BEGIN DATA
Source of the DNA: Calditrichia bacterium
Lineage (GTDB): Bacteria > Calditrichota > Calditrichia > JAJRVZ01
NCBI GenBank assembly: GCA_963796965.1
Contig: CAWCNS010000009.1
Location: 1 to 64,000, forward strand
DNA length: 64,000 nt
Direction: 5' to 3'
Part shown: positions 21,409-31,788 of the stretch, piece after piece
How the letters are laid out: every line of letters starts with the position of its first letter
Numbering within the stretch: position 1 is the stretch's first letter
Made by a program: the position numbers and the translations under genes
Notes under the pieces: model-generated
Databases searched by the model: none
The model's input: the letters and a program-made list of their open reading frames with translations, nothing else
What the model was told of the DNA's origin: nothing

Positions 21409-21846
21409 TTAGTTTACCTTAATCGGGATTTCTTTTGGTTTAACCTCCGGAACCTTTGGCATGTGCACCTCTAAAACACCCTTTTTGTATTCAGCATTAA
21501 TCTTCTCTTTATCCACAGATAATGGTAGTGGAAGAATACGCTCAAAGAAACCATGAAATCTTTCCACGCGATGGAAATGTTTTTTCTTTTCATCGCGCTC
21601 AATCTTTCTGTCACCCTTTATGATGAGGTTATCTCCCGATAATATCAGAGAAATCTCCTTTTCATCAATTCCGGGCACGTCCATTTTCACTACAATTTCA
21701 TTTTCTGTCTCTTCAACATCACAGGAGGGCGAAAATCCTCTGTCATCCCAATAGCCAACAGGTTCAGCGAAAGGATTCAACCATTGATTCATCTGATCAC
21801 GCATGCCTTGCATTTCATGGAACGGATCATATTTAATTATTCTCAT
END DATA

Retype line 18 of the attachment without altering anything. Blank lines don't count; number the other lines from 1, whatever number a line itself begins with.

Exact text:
21501 TCTTCTCTTTATCCACAGATAATGGTAGTGGAAGAATACGCTCAAAGAAACCATGAAATCTTTCCACGCGATGGAAATGTTTTTTCTTTTCATCGCGCTC